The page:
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Strickly Panthers: Mare kicking himself

CHARLOTTE - Olindo Mare doesn't know exactly why his potential game-tying field goal sailed wide left, but he knew it was off the mark the instant he lifted his head up.

Following the miss in the final minute of the Panthers' 24-21 loss to the Minnesota Vikings, his teammates told him to keep his head up.

"I'll put my money on Olindo every time," left tackle Jordan Gross said. "That's tough, but he's a great kicker. It shouldn't have gotten to that point.

"Every week that we lose, it seems like we find a way to make it easy on the other team. Today was no different."

While Mare's teammates quickly came to his defense, Mare himself found the miss to be indefensible.

He had made 34 of his last 38 field goals from 30-39 yards, with the 31-yarder obviously on the short end of the range. This season, he had hit 13 of 15 field goals, his only misses coming on a block and a 52-yarder.

"Everything was perfect. I just screwed it up," Mare said. "It's difficult when your team puts you in a position to succeed, and you don't come through.


"It's unfortunate. It's a game we needed to win and should have won. You want to make that kick because you want to go out and contribute to a win."

Mare, in his 15th NFL season, has enjoyed many last-second victories and has endured some last-second losses. He entered the game having made 11 game-winning field goals in the final minute of regulation or in overtime.

"I don't think you get nervous when you've done it before," Mare said. "Excited – maybe overexcited, too anxious – but not nervous."

Even with all his experience, Sunday presented him with his first opportunity for late-game heroics as a Panther since being signed before training camp.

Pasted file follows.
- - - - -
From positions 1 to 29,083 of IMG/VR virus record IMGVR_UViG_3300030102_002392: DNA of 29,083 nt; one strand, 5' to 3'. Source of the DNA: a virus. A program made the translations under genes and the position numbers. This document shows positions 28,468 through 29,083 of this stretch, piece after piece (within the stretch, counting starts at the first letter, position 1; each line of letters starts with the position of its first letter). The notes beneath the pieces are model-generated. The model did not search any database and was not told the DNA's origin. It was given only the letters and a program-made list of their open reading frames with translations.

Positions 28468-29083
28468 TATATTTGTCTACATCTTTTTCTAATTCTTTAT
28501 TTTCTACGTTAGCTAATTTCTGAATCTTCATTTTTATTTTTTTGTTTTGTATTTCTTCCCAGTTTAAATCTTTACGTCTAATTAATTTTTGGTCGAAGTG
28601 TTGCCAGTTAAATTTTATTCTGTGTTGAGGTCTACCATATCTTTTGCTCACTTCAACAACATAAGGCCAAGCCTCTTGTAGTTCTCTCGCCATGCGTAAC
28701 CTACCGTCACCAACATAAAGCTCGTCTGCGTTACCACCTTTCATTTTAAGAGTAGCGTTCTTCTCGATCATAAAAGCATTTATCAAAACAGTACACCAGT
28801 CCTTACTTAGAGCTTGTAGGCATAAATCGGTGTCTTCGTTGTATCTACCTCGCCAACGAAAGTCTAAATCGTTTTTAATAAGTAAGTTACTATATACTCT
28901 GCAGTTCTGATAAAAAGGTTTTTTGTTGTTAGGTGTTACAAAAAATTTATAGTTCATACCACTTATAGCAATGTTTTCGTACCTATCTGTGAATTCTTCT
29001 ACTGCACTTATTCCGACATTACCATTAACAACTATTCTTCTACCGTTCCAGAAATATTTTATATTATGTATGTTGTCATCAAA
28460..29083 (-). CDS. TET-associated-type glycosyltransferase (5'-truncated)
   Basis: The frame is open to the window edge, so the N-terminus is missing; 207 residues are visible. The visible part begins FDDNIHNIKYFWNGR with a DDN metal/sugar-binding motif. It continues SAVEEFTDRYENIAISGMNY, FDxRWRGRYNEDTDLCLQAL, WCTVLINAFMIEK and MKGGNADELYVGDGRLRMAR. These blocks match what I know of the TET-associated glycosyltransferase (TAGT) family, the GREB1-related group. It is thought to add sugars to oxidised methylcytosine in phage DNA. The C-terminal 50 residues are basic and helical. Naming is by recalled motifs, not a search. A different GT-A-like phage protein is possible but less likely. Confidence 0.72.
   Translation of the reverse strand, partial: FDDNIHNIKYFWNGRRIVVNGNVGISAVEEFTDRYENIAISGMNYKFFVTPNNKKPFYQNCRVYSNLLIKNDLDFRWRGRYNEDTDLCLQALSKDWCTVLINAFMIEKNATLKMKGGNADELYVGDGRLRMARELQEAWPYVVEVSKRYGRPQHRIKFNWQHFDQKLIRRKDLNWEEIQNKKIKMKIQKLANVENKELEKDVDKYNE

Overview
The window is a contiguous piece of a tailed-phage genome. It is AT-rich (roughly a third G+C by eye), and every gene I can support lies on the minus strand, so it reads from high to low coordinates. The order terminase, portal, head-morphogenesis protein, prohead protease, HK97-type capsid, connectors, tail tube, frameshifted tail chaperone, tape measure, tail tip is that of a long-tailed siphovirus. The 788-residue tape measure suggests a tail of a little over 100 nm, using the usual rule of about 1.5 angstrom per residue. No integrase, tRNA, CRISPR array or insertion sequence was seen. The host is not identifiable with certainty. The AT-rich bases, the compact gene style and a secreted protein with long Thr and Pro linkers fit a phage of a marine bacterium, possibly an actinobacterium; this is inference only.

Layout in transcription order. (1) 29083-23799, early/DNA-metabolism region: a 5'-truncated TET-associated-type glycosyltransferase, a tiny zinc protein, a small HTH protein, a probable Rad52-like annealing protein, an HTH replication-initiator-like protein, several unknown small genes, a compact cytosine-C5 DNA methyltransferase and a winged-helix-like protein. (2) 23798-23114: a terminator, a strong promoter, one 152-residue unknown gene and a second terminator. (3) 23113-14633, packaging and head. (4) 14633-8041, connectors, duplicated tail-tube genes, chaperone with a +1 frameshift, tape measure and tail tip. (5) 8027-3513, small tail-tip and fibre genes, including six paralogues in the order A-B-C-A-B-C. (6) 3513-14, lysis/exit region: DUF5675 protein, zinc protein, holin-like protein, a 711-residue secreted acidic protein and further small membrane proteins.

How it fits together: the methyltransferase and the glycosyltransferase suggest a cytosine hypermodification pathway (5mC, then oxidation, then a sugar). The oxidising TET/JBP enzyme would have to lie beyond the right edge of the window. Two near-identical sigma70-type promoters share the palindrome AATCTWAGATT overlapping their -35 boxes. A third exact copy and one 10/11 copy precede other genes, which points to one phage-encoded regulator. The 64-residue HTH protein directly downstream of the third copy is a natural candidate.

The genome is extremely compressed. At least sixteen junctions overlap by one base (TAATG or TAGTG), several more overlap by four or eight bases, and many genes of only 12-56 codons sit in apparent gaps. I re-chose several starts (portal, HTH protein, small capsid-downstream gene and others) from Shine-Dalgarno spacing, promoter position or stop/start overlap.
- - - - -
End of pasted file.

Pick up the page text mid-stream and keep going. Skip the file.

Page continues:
"We brought him in for a reason, because we believe he can be our guy for the next few years," Panthers head coach Ron Rivera said. "He is a heck of a football player. He is going to get more chances to win football games for us.

"It's unfortunate. He had an opportunity, and he knows it. He's a professional. He will fix it."

Mare said everything seemed routine about the kick, from the snap to the hold and even to the feeling of the ball off his foot.

"We've all been there. We've all missed things that are routine to us," Panthers tight end Greg Olsen said. "Olindo has been one of the best guys in the league for what feels like 30 years. It happens to the best of them.

"There's not a confidence issue or anything like that. The next time he gets out there, he'll knock it through."

Mare said if he were in his teammate's shoes, he'd be angry. He got just the opposite treatment, beginning when holder Jason Baker gave him a sympathetic pat on the helmet right after the kick sailed wide.

No one on the team, however, can truly know what it's like to be in the kicker's shoes at such a moment.

"As much of a team sport as it is, it's a very isolated position," Mare said. "This is what makes you good. It's something that I'll remember and learn from. You can't be scared to fail, or you're not going to succeed.

"I'll get through it. I've made kicks and missed kicks before, but this was an important kick for all of us."

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